I want to know more. Al Gore is not a man of character, in my view, so that his decision after 2000 to become the climate change guru was probably calculated for some unstated purpose. But the lack of integrity of one disingenuous man is not enough to base a whole outlook on. If climate change is a hoax; if we have nothing to fear, then what is going on? It is more than money. Is it groupthink? Cultism?

Answer please, Swede.
The clip below the fold here is inserted for its entertainment value.

In movies it is often necessary to use characters as literary devices to move the plot forward. Judas was such a device to facilitate the Passion Play. In the clip below a mystery man, who is really Colonel Fletcher Prouty in real life, is explaining to Costner’s Jim Garrison how coup d’état originates, assembles and eventually murders a sitting president in broad daylight, but more importantly, gets away with it. It is speculative, of course.

8 thoughts on “Parroting intelligence

  1. Cultism could be confused with socialism and socialism intertwines thru the ages with tribalism.

    “So why, given its abject real world failure, does socialism remain a compelling vision to so many people?

    The answer has two parts. First is the nature of mankind. Humans are tribal animals. Socialism is a top down model, and tribes are almost always run in a top down manner. Humans respond to this on an instinctive level. Ordered liberty, free market capitalism, rule of law and other bottom up organizational methods are the aberration in human history. Humans are not wired to respond to these concepts the way they respond to a hierarchy. It’s better for them, but it isn’t instinctive. Think about it like throwing a ball. Humans naturally throw “like a girl”. Give a kid who has never held a ball a ball and tell him to throw it, and that’s how he’ll do it. We have to be shown how to throw properly. Once we learn how, man, we can throw so much better and further and more accurately, but it’s not instinctive. So humans are hard wired to identify with one of the basic tenants of socialism.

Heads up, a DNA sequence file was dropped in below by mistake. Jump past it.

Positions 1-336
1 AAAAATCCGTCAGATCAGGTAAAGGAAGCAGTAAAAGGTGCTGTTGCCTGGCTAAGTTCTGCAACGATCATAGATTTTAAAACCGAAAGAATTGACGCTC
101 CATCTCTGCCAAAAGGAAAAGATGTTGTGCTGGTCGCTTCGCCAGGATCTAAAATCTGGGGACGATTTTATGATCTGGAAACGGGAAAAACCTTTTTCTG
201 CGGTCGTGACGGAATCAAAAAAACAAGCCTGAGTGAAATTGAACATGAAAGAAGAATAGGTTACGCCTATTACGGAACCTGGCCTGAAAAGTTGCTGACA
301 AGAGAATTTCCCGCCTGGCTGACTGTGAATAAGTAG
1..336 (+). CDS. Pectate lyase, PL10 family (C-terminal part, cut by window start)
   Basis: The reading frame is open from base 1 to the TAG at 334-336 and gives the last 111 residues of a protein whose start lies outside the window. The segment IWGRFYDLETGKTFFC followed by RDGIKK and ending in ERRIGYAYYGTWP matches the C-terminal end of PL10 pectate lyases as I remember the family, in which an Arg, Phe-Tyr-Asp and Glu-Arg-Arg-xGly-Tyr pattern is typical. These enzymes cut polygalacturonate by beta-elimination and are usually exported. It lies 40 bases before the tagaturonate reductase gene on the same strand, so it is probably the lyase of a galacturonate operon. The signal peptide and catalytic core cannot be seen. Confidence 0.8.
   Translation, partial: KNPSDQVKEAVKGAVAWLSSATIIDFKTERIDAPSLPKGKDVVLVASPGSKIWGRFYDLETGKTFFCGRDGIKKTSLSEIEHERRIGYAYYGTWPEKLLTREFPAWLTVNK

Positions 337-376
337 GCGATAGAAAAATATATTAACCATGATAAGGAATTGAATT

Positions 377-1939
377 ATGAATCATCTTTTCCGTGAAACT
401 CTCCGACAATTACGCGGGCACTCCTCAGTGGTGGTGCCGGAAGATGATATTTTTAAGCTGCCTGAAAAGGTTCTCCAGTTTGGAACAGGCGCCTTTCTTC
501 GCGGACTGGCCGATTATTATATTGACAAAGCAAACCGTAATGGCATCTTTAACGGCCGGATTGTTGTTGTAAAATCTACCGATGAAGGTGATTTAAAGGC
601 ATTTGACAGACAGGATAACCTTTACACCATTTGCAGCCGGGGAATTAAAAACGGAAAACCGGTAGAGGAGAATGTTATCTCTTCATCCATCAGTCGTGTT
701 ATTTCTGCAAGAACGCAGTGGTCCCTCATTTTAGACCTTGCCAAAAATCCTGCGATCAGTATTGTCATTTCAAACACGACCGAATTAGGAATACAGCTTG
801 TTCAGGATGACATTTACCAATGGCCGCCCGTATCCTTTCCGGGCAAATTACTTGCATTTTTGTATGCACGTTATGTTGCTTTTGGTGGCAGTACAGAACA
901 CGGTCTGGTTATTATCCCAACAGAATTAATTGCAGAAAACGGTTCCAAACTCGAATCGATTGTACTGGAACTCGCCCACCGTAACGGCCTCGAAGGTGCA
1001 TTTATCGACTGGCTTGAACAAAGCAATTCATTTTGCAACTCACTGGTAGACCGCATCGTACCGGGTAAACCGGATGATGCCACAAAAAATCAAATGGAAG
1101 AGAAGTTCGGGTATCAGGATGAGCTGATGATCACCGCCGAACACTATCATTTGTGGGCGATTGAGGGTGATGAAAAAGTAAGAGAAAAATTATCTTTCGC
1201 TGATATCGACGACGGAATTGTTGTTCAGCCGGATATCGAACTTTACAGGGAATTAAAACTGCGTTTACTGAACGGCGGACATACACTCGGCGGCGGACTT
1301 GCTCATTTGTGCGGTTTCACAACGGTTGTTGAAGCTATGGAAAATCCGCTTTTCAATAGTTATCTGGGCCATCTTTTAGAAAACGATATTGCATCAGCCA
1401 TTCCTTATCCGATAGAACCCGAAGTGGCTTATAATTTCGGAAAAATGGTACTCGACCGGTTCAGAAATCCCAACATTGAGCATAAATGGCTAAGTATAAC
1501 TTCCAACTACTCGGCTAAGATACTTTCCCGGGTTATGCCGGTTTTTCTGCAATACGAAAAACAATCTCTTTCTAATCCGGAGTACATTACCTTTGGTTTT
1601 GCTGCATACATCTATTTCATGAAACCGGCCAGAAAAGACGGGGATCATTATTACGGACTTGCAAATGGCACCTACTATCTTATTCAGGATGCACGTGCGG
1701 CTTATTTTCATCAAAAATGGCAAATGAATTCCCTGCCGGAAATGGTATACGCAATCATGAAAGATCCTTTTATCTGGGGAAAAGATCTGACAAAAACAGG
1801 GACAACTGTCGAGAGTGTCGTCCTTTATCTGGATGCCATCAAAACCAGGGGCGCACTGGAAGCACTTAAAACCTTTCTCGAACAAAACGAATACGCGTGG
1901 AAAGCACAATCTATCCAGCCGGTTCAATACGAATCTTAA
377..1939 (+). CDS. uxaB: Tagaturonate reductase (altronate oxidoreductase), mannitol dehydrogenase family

Second, there is one structure that is inherently socialistic, one that is familiar to and revered by almost everyone, and one that works quite well. That structure is the family. Families are little groups of people functioning on the socialist model. There is a central authority (mom, dad) that sets the rules and makes sure that the resources of the family are distributed “fairly” (let your sister have the last piece of chicken!) for the benefit of all (survival of all its members). That is the basic unit of human organization, and it’s completely socialistic. Whether they realize it consciously or not, most people are predisposed to think favorably of socialism because that’s the model that defined their world as they grew to self awareness.

    The problem is that what works for four people likely won’t for forty and damn sure won’t for four hundred. Families are bonded by love and dedication to each other, forces that are much weaker in a tribe and non-existent in a nation. Socialism can only work within groups that have that level of bond to each other.

    However, because of theses two facts, socialism feels “natural” to most human beings until they take the time to reason it out. Most people don’t bother to do that, so when a Socialist happens along spouting their Utopian garbage, it resonates with people on an instinctive level, and the cycle starts over again. Socialism inevitably fails, but damnit, it “feels” like it SHOULD work.”-weirddave


    1. Swede, I would appreciate it if you would expound on climate change, as I asked you to do in this piece. I am slowly coming around to your ideas on this subject. Your name was not taken in vain above.

      Socialism really exists, capitalism doesn’t. The US is socialist. Like any system, it can be abused. In the US most handouts go to large corporations who sell military hardware and services to the Pentagon, which also pays for R&D. The social programs you hound on are miniscule by comparison, except Social Security, which is totally self-funded by those who participate.